The Purpose of Creation (Part 1 / 2)

By Abu Ameenah Bilal Philips

When material satisfaction develops into the most important goal in life, human existence becomes even more degraded than that of the lowest of animals.

When material satisfaction develops into the most important goal in life, human existence becomes even more degraded than that of the lowest of animals.

The purpose of creation is a topic that puzzles every human being at some point in his or her lifetime. Everybody, at some time or another, asks themselves the question: “Why do I exist?” or “For what purpose am I here on earth?”

The variety and complexity of the intricate systems, which constitute the fabric of both human beings and the world in which they exist, indicate that there must have been a Supreme Being who created them. Design indicates a designer. When human beings come across footprints on a beach, they immediately conclude that a human being had walked by there some time previously.

No one imagines that the waves from the sea settled in the sand and by chance produced a depression looking exactly like human footprints. Nor do humans instinctively conclude that they were brought into existence without a purpose. Since purposeful action is a natural product of human intelligence, humans conclude that the Supreme Intelligent Being who created them must have done so for a specific purpose. Therefore, human beings need to know the purpose for their existence in order to make sense of this life and to do what is ultimately beneficial for them.

Throughout the ages, however, there has been a minority among humans who have denied the existence of God. Matter, in their opinion, is eternal and mankind is merely a chance product of accidental combinations of its elements. Consequently, for them there was no answer to the question: “Why did God create man?” According to them, there simply is no purpose to existence. However, the vast majority of humankind over the ages have believed and continue to believe in the existence of a Supreme Being who created this world with a purpose. For them it was, and still is, important to know about the Creator and the purpose for which He created human beings.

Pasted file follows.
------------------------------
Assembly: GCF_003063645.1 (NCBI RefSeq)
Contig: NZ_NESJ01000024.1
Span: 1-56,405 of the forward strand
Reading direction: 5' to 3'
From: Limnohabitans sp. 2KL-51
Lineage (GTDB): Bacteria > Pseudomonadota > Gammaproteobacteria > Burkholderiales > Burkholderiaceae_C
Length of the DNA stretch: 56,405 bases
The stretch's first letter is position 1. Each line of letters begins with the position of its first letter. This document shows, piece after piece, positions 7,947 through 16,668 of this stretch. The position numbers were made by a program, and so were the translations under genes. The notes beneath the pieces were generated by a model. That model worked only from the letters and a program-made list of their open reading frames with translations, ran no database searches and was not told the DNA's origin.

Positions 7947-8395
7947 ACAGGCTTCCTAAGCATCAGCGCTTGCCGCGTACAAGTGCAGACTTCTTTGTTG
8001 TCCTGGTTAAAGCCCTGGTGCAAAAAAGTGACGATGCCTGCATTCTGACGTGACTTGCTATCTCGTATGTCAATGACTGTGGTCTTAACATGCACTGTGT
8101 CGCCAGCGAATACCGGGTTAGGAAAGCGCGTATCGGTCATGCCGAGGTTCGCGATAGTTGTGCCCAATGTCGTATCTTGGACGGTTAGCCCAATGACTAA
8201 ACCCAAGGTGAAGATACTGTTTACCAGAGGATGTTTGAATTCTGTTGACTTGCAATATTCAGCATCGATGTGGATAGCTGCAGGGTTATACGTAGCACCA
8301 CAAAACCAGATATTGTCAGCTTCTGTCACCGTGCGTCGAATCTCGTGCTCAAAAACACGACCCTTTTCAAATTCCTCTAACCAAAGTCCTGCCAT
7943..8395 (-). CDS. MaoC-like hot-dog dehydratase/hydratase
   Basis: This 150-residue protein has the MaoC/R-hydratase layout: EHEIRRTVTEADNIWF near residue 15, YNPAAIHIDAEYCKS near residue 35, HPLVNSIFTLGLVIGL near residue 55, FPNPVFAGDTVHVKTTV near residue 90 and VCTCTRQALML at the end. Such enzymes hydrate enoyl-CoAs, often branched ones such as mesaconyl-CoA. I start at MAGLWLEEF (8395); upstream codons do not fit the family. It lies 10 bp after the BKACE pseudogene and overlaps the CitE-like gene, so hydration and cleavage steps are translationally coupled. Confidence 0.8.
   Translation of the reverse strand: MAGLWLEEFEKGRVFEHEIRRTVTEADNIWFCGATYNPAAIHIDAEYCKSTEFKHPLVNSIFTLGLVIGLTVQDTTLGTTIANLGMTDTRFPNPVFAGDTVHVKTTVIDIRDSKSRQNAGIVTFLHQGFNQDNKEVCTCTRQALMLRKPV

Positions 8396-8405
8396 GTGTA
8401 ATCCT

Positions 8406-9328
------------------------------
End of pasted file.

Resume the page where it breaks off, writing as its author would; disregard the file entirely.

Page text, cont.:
Why did God create man?

To answer the question: “Why did God create man?” it must first be determined from which perspective the question is being asked. From the point of view of God it would mean: “What caused God to create human beings?” While from the human point of view it would mean: “For what purpose did God create humans?” Both points of view represent aspects of the intriguing question: “Why do I exist?”

In the following pages, both aspects of the question will be explored based on the clear picture painted by divine revelation. This is not a topic for human speculation, because human guesswork cannot possibly produce the whole truth in this matter. How can human beings intellectually deduce the reality of their existence when they can hardly understand how their own brain or its higher entity, the mind, functions?

Consequently, the numerous philosophers who have speculated on this question through the ages have come up with innumerable answers, all of which are based on assumptions, which cannot be proven. Questions on this topic have even led a number of philosophers to claim that we do not really exist and that the whole world is imaginary.

For example, the Greek philosopher Plato (428-348 CE) argued that the everyday world of changeable things, which man comes to know by the use of his senses, is not the primary reality, but is a shadow world of appearances.

Many others, claimed and continue to claim that there is no purpose for the creation of humans at all. According to them, human existence is merely a product of chance. There can be no purpose if life evolved from non-living matter, which only became animate by pure luck. Humankind’s supposed ‘cousins,’ the monkeys and apes, are not bothered with questions of existence, so why should human beings be bothered with them?!

The necessity of the answer